My rating: 5 of 5 stars

This was a superb read! In typical Wright fashion, the material is engaging and thought provoking all throughout. In this volume, Wright takes on the 'platonized' version of Christianity that marks nearly all of the Western church, namely the view of atonement and eschatology ending with us 'abandoning' earth and 'going to heaven.' This is a grave error, according to Wright. Rather than living by a 'works contract' view of atonement (for this is highlights the penal substitution perspective), Wright emphasizes a 'vocational covenant' perspective. This seems similar to what I read (though I could be wrong because it's been a few years and I didn't read the whole volume) to G.K. Beale's 'A New Testament Biblical Theology.' Rather than 'abandoning' earth and escaping the physical world for heaven (a heavily Plato influenced idea), Wright recaptures the Biblical eschatology where there will be a new heavens and a new earth that come together (God with His people) and the reality of a physical resurrection.

While there is a lot of repetition, I believe Wright does so because of the subject matter he's addressing and the high likelihood of a reader to lose track of the picture he's trying to weave together and fall back into the platonized Christianity we are currently in. This book is definitely worth a read for minister and non alike! I ESPECIALLY like the last chapter, where Wright talks about the practical application and implications of this 'vocational covenant.' That chapter alone, for me, would have been worth the whole book! (Though I'm sure if you were to read it by itself, you'd develop an itching for more that could only be satisfied by reading the rest!) =)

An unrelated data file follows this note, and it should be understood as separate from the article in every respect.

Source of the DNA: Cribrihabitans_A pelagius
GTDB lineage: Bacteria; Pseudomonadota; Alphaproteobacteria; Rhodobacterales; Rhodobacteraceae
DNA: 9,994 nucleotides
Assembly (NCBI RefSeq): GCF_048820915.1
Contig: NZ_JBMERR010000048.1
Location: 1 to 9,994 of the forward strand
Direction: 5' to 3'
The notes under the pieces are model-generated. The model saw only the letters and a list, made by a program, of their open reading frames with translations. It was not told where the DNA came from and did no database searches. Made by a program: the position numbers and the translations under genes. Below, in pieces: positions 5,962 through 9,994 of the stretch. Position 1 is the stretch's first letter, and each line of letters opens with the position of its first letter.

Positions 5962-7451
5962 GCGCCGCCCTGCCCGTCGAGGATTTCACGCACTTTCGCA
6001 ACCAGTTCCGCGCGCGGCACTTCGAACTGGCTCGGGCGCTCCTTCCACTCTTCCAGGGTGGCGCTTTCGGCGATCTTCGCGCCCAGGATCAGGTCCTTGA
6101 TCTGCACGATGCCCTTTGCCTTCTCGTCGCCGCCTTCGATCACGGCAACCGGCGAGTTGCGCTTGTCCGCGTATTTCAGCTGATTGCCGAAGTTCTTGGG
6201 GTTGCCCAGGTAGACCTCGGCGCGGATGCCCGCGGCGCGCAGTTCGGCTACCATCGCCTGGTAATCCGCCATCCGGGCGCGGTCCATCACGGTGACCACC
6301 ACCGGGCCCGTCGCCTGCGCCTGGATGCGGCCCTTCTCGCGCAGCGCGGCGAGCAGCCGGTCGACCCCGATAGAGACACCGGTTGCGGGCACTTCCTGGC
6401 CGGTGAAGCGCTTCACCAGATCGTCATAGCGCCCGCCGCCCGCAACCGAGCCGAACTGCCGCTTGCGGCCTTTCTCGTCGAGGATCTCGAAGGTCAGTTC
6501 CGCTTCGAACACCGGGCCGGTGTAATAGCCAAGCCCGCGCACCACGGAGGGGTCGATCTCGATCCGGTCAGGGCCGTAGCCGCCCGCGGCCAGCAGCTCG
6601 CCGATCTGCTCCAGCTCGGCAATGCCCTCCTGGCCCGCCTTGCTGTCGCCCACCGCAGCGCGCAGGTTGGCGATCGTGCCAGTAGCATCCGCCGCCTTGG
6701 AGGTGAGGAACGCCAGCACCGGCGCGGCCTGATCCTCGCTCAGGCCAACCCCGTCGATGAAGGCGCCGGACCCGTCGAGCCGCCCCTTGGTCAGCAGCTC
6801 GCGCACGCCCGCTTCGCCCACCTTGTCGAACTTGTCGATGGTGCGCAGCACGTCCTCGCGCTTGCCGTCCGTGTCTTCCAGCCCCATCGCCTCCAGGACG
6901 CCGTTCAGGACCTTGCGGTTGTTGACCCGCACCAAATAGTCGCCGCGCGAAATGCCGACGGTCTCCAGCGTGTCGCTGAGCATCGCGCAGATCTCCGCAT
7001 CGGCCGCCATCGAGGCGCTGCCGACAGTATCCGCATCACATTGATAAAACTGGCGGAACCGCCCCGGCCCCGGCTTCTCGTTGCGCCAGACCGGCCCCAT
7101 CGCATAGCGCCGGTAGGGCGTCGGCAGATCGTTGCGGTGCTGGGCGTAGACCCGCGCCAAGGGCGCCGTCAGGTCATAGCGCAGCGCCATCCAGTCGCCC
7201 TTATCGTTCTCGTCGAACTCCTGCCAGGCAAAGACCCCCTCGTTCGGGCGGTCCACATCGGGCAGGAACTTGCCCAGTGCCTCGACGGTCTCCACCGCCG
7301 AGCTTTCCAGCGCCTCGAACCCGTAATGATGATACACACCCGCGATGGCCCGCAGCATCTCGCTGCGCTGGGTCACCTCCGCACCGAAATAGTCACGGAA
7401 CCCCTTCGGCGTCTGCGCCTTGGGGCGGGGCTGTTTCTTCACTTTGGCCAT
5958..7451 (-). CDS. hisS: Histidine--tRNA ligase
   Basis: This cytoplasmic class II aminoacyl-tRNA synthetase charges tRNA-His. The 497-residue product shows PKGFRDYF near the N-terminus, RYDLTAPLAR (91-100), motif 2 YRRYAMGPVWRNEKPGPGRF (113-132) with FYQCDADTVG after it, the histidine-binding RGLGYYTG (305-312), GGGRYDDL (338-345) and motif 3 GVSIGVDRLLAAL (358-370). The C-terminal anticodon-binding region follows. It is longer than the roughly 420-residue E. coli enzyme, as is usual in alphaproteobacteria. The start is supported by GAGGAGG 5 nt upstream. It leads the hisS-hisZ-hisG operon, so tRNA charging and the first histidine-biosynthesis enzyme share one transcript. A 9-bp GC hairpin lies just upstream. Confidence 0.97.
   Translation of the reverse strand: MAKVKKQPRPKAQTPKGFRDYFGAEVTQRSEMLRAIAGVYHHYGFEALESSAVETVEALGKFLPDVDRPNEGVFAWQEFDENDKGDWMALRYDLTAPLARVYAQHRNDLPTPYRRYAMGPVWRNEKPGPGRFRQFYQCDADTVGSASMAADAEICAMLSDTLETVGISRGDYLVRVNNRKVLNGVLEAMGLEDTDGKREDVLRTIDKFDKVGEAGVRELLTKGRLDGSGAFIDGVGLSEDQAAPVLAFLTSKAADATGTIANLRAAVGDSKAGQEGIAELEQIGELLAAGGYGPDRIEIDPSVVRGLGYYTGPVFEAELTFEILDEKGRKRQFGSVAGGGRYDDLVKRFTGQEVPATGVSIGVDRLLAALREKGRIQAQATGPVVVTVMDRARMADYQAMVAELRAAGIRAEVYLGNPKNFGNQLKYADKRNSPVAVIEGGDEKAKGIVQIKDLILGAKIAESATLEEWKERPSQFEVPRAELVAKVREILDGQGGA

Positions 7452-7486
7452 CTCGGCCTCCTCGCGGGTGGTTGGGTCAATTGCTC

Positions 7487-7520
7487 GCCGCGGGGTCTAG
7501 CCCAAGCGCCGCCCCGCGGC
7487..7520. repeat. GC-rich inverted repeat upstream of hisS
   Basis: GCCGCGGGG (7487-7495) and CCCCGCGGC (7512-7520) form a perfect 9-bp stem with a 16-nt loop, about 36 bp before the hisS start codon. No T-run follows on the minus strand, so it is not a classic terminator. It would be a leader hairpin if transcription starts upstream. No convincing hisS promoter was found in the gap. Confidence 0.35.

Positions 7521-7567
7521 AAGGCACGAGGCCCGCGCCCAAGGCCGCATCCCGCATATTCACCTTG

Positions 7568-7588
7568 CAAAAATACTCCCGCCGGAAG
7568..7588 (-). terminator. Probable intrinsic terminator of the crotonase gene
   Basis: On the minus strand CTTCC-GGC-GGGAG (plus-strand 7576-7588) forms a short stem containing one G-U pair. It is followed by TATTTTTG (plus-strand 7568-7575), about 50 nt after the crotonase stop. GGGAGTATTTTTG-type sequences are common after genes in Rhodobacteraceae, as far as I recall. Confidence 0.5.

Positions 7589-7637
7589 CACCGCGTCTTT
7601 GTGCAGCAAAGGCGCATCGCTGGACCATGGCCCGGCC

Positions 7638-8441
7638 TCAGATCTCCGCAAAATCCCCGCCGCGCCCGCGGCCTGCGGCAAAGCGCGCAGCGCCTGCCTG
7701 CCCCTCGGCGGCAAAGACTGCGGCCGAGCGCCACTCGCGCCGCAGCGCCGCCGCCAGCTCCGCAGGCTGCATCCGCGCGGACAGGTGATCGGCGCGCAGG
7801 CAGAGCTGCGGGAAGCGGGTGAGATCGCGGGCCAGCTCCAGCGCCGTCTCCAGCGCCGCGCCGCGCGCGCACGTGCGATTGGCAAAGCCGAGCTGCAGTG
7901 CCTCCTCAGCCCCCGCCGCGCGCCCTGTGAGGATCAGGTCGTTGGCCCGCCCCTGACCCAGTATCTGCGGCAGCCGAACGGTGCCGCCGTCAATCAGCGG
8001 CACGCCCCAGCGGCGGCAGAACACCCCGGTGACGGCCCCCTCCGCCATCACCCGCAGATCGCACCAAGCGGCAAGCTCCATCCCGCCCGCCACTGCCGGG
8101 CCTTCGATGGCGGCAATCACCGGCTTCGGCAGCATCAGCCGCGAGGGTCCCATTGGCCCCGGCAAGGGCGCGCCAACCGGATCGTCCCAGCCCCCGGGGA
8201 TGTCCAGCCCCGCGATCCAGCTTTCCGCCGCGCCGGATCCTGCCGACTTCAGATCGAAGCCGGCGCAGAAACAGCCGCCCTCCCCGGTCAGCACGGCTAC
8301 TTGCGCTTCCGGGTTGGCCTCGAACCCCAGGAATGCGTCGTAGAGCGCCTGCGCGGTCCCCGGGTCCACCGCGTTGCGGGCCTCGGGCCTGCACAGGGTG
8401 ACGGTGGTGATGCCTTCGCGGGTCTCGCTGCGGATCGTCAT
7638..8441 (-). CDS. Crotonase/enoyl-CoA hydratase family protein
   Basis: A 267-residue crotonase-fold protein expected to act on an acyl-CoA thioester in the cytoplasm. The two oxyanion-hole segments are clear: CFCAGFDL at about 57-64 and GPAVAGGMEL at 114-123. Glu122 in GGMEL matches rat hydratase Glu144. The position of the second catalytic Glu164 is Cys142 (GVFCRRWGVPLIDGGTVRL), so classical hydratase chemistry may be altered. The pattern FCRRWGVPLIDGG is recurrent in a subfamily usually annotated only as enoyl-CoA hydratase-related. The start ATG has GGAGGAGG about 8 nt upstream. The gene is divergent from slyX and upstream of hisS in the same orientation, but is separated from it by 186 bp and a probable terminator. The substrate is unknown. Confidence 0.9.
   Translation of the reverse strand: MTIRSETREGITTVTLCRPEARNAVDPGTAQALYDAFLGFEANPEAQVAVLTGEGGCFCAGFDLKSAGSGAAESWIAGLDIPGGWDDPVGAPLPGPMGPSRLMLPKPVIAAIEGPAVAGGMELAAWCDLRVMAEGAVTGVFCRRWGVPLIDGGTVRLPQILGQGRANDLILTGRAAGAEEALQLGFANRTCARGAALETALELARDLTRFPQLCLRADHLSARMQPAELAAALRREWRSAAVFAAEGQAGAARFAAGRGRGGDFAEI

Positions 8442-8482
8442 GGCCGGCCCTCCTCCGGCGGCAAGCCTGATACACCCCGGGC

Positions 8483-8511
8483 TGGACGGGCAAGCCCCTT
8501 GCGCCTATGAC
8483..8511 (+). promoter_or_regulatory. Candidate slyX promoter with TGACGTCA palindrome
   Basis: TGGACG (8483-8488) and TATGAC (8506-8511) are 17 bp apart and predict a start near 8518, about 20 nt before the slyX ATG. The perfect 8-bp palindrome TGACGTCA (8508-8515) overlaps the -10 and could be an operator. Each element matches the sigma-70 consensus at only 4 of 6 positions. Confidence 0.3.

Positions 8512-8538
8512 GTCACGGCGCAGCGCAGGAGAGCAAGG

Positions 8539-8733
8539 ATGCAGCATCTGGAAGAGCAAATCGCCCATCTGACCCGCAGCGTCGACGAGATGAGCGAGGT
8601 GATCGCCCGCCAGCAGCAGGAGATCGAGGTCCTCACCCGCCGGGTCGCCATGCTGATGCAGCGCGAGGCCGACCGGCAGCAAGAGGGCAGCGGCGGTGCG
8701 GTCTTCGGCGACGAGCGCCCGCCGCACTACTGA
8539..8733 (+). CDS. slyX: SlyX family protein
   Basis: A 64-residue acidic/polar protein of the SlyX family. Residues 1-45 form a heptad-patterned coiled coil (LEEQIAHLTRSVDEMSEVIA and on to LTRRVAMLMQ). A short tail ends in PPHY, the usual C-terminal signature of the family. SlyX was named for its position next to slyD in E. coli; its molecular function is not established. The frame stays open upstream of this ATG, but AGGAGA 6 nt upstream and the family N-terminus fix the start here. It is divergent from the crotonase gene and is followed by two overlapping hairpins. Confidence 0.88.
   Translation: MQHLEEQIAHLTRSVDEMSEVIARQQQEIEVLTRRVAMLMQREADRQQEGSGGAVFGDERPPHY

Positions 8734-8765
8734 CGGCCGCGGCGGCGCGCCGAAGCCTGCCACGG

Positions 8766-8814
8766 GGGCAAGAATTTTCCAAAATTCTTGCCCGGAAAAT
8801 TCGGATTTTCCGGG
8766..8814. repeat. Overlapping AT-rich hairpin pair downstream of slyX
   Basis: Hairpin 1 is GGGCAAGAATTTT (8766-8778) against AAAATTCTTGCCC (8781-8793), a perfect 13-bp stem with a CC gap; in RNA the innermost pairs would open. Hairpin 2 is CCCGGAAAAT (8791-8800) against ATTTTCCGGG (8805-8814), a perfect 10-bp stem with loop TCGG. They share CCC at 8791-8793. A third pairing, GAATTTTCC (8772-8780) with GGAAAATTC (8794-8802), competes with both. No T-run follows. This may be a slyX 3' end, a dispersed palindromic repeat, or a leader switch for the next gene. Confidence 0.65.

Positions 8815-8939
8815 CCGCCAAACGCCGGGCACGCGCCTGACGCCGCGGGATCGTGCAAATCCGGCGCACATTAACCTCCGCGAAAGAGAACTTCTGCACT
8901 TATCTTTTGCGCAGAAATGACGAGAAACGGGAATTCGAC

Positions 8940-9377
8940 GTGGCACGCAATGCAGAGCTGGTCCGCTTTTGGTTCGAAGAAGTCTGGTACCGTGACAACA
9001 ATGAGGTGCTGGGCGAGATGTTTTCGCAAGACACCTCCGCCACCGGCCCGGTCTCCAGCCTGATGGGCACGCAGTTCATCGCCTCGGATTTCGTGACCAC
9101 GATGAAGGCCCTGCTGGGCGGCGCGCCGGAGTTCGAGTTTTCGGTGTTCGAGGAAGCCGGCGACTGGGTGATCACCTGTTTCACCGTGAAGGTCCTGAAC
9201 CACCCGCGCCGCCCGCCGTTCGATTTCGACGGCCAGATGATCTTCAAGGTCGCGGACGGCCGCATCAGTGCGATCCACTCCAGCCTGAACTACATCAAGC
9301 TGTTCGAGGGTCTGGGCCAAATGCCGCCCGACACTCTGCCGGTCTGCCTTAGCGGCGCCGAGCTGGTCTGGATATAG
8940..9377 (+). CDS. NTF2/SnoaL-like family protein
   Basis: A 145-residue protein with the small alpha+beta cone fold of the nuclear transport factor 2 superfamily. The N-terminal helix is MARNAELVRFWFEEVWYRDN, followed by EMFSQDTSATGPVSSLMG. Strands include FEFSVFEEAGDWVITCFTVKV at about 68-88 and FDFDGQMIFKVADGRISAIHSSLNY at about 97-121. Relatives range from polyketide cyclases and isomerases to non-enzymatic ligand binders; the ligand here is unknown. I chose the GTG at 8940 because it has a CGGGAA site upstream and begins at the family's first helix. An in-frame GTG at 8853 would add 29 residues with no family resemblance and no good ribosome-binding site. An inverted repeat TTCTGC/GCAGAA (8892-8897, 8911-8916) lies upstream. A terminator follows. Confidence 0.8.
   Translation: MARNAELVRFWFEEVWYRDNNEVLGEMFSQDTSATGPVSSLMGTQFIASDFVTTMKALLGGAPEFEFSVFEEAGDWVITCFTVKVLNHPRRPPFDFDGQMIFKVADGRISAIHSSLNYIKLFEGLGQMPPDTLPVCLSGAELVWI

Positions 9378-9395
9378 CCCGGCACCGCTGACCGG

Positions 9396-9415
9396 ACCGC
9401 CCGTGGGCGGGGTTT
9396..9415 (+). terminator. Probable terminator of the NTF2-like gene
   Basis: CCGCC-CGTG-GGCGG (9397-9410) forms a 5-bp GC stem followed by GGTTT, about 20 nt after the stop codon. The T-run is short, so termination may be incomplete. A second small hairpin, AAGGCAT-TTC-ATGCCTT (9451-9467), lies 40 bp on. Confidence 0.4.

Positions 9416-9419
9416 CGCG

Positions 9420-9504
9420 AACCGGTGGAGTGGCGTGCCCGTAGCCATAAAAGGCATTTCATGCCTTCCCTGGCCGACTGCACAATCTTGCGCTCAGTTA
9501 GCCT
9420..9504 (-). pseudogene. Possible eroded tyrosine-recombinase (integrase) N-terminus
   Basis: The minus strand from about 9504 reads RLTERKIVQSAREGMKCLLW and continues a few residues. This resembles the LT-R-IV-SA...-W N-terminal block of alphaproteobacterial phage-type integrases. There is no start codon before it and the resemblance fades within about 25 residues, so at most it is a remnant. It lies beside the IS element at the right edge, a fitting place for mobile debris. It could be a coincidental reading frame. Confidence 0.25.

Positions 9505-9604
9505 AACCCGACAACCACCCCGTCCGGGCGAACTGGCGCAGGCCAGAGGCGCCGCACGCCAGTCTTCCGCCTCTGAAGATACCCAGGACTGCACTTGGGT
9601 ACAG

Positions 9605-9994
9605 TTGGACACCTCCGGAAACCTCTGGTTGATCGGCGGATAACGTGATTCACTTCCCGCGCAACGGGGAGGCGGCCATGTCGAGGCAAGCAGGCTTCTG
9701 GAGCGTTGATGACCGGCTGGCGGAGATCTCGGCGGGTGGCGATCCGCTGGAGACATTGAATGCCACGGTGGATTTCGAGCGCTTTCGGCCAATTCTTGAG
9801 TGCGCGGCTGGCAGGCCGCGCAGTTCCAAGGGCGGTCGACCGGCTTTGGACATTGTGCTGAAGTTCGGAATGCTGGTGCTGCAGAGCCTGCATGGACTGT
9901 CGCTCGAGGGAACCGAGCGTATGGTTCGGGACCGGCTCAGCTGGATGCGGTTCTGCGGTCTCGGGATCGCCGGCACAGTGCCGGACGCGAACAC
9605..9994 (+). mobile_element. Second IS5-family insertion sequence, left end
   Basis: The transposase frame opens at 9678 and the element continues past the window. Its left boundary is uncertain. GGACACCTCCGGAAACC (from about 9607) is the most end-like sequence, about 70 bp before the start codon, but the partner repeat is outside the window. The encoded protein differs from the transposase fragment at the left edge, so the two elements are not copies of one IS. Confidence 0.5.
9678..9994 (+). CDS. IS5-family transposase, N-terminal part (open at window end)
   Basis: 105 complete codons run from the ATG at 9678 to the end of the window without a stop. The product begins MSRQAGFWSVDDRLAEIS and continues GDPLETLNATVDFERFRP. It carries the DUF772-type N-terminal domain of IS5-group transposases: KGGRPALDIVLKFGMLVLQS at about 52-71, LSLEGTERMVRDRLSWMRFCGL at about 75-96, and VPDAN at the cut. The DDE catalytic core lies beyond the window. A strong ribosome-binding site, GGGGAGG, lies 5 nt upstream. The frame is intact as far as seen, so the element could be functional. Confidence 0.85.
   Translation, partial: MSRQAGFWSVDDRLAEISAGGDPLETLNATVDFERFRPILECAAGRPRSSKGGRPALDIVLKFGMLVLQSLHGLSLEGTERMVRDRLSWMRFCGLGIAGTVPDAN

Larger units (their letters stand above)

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Tuesday, February 27, 2018

Review: TOTC Song of Songs

TOTC Song of Songs TOTC Song of Songs by Iain M. Duguid
My rating: 5 of 5 stars

Granted, I haven't read too many commentaries on this greatly neglected book, but I can honestly say from a stand point of reading many commentaries in general, this one is a definite keeper! Duguid's treatment of the subject matter is straightforward, easy to understand, and makes sense! We decided to go through the Song of Songs (or Solomon depending on your preference) with our students in our campus ministry during the month of February and I used this commentary as a guide to help navigate the confusing paths that one ventures through when reading wisdom literature, let alone poetry. Since this is a combination of the two, you can imagine just how confusing it can be to try to understand what the author is trying to say. Overall I would HIGHLY recommend you check this out if you are looking to learn more about this book. Don't shy away from it! It's included in our Scriptures for a good reason, and I believe that Duguid has compiled an amazing resource to help guide us through the various interpretive barriers that we face reading it from a western, 21st century civilization point of view.

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Friday, December 29, 2017

Review: Whisper: How to Hear the Voice of God

Whisper: How to Hear the Voice of God Whisper: How to Hear the Voice of God by Mark Batterson
My rating: 5 of 5 stars

Let me start off by stating that I have not read too many books by Mark Batterson (though I own a few more that I hope to eventually get to). Of the books that I have read however, "Whisper" is my favorite. The main premise of the book is to help people learn how to be more attentive and responsive to the voice of God. Breaking down seven (7) 'languages' that God uses when He speaks to us, Batterson utilizes personal testimony as well as other stories from people whom he has met and heard about to illustrate and illuminate each 'language.'

The seven (7) languages that Batterson lists and explains, include:

1. Scripture
2. Desires
3. Doors
4. Dreams
5. People
7. Pain

I tried to approach this book without carrying a presupposition in regard to any of the seven (7) 'language' and I am thankful that I did. I would encourage you to do the same if you decide to give this book a chance. Overall, I think this book is a refreshing and much needed read for me. While there was much that I have heard prior to reading this book, there were new applications, stories, and practical suggestions that made the 'reminders' a worth while read. By the time I finished reading, I was encouraged to try out certain suggestions and felt a stronger desire to hear God more. I think Christians at any stage of their lives could benefit from this book.

I received this book from Blogging for Books for this review.